We have often heard stories about the Arabian or dromedary camels during our childhood. We are also accustomed to seeing pictures of these animals in books and television. But there are some extraordinary camels out in the wild that we rarely set our eyes upon.
Name and origin
The Bactrian camel (Camelus bactrianus) lives only in Asia, specifically in the Gobi Desert of northwest China and Mongolia. These camels have two humps rather than one like their Arabian brothers.
In the IUCN (International Union for Conservation of Nature) Red List, this species is listed as Critically Endangered.
The Bactrian camel is found in very small numbers in some of the remotest areas of Mongolia, China, Pakistan, India, and Central Asian countries.
Their name originates from the Hindu Kush Mountain range, rooted in the historical ancient site of Bactria on the banks of the river Amu Daria. This region is now divided into Afghanistan, Tajikistan and Uzbekistan.
The camel is special
The Pushkar fair in Rajasthan, India, is very famous for camels. Each year, thousands of tourists fly to Pushkar to see the desert camels.
But there you will not find a single of these double-humped giants. You have to travel to the Nubra Valley, a remote area of Ladakh, India, 1,500 km away from Rajasthan, which is the nearest place from Bangladesh to experience the Bactrian camel.
Wild vs domesticated form
Wild Bactrian camels are different from the domesticated form. The wild population descended from a different ancestor while the wild line of the domesticated form is lost today.
Today's wild Bactrian camels face many threats. The main threat is illegal hunting to meet the demand for bushmeat. In the Gobi Reserve Area, Mongolia, 25 to 30 camels are reportedly poached every year. Hunters kill the camels by laying landmines in the saltwater springs where the animals drink.
Other threats include scarcity of access to water, attacks by wolves and hybridisation with domestic Bactrians, leading to a risk of loss of the genetically distinct populations or the prevalence of infertile individuals.
This could potentially create an unavailability of viable bulls for a large number of females during their lifetimes.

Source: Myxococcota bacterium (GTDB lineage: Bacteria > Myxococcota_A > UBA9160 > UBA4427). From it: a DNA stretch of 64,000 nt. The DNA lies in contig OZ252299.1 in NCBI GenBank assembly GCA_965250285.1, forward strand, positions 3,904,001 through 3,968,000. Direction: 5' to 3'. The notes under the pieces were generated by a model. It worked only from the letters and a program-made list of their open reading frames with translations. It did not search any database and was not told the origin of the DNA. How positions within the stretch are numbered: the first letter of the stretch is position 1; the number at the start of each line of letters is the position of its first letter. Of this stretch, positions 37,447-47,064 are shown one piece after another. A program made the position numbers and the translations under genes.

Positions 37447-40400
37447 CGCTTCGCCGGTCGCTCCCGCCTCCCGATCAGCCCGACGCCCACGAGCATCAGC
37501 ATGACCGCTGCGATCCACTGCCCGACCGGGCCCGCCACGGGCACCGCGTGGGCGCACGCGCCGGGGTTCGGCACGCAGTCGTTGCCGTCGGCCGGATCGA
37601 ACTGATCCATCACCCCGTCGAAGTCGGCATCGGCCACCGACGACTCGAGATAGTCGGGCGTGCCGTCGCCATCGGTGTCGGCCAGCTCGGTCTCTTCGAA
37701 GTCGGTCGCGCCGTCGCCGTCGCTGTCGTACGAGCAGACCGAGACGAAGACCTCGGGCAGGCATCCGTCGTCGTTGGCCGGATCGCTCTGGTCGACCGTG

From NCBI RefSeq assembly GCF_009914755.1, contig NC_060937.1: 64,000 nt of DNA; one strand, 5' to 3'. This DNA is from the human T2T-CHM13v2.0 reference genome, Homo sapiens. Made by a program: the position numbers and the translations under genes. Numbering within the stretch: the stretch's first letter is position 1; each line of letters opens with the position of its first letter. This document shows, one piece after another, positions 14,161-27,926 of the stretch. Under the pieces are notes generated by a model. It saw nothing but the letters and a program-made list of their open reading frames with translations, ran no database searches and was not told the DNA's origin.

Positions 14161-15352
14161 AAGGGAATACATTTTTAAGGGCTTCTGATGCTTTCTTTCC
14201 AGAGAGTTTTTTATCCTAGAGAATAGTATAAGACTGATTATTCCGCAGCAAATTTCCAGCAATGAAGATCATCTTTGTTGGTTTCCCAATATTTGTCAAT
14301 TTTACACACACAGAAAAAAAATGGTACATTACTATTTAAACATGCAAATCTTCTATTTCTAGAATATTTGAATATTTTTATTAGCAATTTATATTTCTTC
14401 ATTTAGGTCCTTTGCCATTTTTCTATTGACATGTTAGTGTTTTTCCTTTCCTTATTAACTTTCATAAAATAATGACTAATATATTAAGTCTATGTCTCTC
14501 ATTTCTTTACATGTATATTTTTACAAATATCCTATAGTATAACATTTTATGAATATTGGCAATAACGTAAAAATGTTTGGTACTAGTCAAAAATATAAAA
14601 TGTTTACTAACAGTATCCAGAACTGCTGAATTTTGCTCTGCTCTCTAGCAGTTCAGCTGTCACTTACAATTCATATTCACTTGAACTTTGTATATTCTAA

Toxic effluent releases from illegal mining, re-designation of wildlife areas as industrial zones and sharing grazing areas with domestic animals also serve as threats.
Due to increasing human populations, wild camels that migrate in search of grazing land may compete for food and water sources with introduced domestic stock and they sometimes end up being shot by farmers.
The only extant predators that regularly target wild Bactrian camels are gray wolves, which have been seen to pursue the weaker and weather-beaten camels as they try to reach oases.
Due to increasingly dry conditions in the species' range, the number of cases of wolf predation on wild camels at oases has increased.
Where to see one
Ladakh, a cold desert in India, is home to the domesticated form of the Bactrian camels. Many endangered species of wildlife can be found in these thousands of miles of apparent nothingness.
The Himalayan yak, the mountain goat, the wild donkey or kiang can be seen roaming the roads. If you are lucky enough, you can meet the Himalayan wolves, the brown bear or the snow leopard.
This area of the Himalayas bordering India and China is very popular among tourists for its exquisite beauty and nowhere-to-be-found wildlife.
However, it is difficult for everyone to go there due to various reasons, including lack of transportation system, high altitude and hostile weather. Mongolian camels are found only in this part of India.
Although mainly used for carrying goods and completing other daily activities, the Nubra Valley is popular among tourists for Bactrian camel safari.
A drafting beast
One feature of the Bactrian camel is that they can survive in remote weather from -40°C in winter to +40°C in summer. They can survive without water for up to 72 hours continuously.
This is why the Indian Army still uses these camels to patrol remote areas of the Himalayas, despite having the current state-of-the-art military facilities.
Tests have shown that at a height of 18,000 feet in the Himalayas, with a weight of 180 kg, this camel can move effortlessly, which is impossible for a drafting donkey.
Many people do not go to the Nubra Valley when visiting Ladakh because there is nothing to see there except this camel safari.
But Mongolian camel sightings are essential for nature and wildlife lovers. They have been an integral part of Mongolian life since ancient times.
You will instantly fall in love with this calm, sociable, and at the same time, shy animal.